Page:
Pruning—your best advice for beginners

Pruning can encourage and sustain a plant's healthy growth, and we know there are newbie gardeners out there who would love to master this skill. From timing to techniques to tools, what advice would you share with someone learning the basics?

Emily Kochman


AntoniaJames August 31, 2021
Early and often, for tomatoes and any herb; those are what I'm most familiar with - other than blueberry bushes, for which I hired a professional, which was worth every penny (I had 17 bushes).

Other tips for herbs: prune from the top, prune close to where the leaf meets the stem, and only clip, never tear, the stem. Also, stop pruning about 8 weeks before the first frost. This gives the herb time to harden a bit before winter.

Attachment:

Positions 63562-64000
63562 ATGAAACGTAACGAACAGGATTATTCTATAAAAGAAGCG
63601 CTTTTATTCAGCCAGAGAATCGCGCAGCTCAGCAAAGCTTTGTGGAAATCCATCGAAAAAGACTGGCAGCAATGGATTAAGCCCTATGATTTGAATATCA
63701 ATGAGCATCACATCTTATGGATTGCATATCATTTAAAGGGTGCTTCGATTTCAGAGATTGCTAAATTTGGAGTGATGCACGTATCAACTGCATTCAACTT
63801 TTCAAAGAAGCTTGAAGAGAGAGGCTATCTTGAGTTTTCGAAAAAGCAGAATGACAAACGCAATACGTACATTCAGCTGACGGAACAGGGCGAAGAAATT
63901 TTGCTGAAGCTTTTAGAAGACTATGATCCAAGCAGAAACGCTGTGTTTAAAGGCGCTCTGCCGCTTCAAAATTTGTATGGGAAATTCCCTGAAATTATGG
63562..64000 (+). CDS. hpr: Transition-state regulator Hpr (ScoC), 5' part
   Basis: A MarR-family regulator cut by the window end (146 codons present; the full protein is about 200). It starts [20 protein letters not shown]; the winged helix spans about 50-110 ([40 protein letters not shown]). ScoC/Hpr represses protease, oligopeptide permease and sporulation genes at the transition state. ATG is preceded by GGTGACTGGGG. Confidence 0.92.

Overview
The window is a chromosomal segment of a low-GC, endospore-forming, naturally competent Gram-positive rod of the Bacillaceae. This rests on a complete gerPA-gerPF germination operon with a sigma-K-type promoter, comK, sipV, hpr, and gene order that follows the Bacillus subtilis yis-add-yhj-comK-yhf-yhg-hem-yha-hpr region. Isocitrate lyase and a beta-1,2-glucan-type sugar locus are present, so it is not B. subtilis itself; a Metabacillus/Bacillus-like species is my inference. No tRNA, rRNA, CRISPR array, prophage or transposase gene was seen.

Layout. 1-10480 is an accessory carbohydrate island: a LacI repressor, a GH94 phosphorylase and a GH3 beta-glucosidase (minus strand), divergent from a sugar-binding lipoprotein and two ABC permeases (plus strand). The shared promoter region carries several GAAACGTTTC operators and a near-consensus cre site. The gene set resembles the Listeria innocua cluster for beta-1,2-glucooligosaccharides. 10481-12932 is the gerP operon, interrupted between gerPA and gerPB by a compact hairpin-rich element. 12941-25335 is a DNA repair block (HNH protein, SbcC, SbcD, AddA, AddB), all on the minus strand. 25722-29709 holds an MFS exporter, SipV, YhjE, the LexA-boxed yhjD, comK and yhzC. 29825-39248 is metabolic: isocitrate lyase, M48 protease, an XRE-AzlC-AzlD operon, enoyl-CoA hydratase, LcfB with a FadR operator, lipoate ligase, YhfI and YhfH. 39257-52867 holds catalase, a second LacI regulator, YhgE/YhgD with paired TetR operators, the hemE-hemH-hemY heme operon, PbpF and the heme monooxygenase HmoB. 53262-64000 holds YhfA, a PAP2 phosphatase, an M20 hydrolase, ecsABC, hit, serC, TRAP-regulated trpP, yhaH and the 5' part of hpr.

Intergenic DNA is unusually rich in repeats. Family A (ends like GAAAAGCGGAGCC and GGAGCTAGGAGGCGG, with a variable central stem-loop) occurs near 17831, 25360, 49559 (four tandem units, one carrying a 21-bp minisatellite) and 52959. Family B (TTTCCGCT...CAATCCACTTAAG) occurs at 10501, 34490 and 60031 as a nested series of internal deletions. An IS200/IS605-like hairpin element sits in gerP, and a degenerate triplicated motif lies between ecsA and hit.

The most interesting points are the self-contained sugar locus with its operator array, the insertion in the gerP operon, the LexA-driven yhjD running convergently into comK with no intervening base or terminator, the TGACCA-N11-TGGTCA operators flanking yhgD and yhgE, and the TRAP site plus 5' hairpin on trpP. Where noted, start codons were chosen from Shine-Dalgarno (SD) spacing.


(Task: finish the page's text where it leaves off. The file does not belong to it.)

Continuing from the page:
Here's an article on the subject which I found to be quite helpful: ;o)
Gammy May 21, 2021
Realize that best pruning practices can vary from species to species, and consider that simply pinching back and deadheading can be part of pruning, too. I would search out a Master Gardener group or Cooperative Extension Service in your area to learn from the best. They usually have a number to call with gardening questions and may offer classes on popular local subjects.
Emily K. May 21, 2021
This is great advice, thanks for sharing Gammy!
702551 May 23, 2021
Gammy's right.

Pruning Vitis vinifera (wine grape) is going to be different than Solanum lycopersicum (tomato). Different approaches will apply not only based on species but also the objective.

Note that when one prunes a grapevine for wine grapes, the pruning choice affects *TWO* seasons of growth. There are different approaches whether or not the vine is meant to be head-trained or cordon spur-trained. For sure grape varietals destined for table grapes (like Thompson seedless) will have remarkably different decisions than young Napa Valley cabernet sauvignon vines or old-vine carignane.

And let's not forget bonsai... :o)
Emily K. May 25, 2021
Thank you so much for sharing this information, 702551!
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